Powdered baking cocoa, which contains more fiber than it contains cocoa butter, can be processed with alkali to produce dutch cocoa. Much of the chocolate consumed today is in the form of sweet chocolate, a combination of cocoa solids, cocoa butter or added vegetable oils, and sugar.
Chocolate is one of the most popular food types and flavors in the world, and many foodstuffs involving chocolate exist, particularly desserts, including cakes, pudding, mousse, chocolate brownies, and chocolate chip cookies. Many candies are filled with or coated with sweetened chocolate.
Chocolate bars, either made of solid chocolate or other ingredients coated in chocolate, are eaten as snacks. Gifts of chocolate molded into different shapes (such as eggs, hearts, coins) are traditional on certain Western holidays, including Christmas, Easter, Valentine’s Day, and Hanukkah. Chocolate is also used in cold and hot beverages, such as chocolate milk and hot chocolate, and in some alcoholic drinks, such as creme de cacao.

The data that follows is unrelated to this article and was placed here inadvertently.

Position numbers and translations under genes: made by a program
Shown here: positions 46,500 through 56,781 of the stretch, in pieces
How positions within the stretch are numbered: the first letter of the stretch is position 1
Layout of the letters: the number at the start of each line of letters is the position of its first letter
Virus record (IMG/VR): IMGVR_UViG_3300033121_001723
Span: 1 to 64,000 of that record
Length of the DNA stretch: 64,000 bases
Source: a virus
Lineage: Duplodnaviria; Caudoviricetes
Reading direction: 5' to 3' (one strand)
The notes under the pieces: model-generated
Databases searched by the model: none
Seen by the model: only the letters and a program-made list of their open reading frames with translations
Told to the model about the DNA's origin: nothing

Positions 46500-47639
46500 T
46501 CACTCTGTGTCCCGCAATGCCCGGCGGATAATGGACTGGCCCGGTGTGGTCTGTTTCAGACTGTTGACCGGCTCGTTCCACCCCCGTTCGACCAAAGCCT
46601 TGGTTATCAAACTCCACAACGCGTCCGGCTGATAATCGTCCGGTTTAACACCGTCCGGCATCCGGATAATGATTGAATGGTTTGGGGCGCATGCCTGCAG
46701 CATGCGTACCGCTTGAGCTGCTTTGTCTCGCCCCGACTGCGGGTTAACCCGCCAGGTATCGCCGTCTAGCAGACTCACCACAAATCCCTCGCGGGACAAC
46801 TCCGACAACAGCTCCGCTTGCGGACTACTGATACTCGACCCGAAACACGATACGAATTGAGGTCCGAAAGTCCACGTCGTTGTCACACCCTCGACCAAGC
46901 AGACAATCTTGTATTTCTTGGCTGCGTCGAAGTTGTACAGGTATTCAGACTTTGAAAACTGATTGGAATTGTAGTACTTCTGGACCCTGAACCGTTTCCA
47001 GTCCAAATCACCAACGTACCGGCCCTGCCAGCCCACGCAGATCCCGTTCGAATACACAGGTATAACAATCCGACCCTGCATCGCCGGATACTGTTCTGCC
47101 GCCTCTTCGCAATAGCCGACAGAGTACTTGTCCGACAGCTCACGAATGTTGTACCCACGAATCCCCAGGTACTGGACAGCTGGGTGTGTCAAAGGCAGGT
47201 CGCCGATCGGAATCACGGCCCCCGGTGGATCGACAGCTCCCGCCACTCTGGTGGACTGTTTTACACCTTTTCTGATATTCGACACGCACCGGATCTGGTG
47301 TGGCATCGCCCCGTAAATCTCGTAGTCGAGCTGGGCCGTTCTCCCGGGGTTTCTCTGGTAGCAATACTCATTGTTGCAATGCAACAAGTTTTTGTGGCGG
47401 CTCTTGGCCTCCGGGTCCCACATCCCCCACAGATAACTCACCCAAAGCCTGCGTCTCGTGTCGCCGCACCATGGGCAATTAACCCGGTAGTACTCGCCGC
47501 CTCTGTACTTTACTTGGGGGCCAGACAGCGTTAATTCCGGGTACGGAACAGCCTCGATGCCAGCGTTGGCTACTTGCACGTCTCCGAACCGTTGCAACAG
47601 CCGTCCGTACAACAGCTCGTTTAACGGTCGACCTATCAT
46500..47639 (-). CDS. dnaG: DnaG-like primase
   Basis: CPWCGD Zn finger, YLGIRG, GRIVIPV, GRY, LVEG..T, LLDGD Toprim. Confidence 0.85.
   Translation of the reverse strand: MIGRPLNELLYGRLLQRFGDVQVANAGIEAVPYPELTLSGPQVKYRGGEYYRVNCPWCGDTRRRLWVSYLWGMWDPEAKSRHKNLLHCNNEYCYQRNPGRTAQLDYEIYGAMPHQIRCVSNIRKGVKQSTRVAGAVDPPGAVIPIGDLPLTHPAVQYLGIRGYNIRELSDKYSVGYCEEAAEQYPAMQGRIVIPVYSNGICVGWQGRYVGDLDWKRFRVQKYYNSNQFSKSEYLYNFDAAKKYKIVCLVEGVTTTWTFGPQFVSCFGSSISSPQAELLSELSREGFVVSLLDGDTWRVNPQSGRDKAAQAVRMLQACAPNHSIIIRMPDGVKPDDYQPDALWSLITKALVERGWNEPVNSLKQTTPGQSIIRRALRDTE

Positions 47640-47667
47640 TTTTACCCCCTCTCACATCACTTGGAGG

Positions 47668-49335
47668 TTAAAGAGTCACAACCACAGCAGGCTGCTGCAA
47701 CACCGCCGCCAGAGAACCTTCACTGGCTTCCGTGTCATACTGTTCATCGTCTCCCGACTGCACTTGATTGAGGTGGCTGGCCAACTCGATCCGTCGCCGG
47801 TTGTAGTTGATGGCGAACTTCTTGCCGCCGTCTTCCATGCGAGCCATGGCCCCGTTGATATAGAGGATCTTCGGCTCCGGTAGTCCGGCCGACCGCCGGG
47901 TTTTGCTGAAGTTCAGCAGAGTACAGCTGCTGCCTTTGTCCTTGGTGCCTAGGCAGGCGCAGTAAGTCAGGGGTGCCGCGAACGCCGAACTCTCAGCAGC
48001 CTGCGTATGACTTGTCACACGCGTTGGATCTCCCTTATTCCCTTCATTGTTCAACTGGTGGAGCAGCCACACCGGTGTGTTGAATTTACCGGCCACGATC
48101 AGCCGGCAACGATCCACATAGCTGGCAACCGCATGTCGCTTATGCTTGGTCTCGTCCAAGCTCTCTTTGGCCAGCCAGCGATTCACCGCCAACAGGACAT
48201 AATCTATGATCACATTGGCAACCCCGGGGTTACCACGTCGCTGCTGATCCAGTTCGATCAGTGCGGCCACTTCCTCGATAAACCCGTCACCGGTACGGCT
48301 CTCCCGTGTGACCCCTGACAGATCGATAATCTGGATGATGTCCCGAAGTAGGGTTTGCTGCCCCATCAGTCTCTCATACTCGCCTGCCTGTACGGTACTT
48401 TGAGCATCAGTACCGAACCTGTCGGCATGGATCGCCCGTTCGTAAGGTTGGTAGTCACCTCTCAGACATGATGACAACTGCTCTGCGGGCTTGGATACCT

Although cocoa originated in the Americas, West African countries, particularly Côte d’Ivoire and Ghana, are the leading producers of cocoa in the 21st century, accounting for some 60% of the world cocoa supply.
However, international attempts to improve conditions for children were failing because of persistent poverty, absence of schools, increasing world cocoa demand, more intensive farming of cocoa, and continued exploitation of child labor.
Vegan Chocolate Cake – Bonus Recipe
Want the recipe? You can get it here!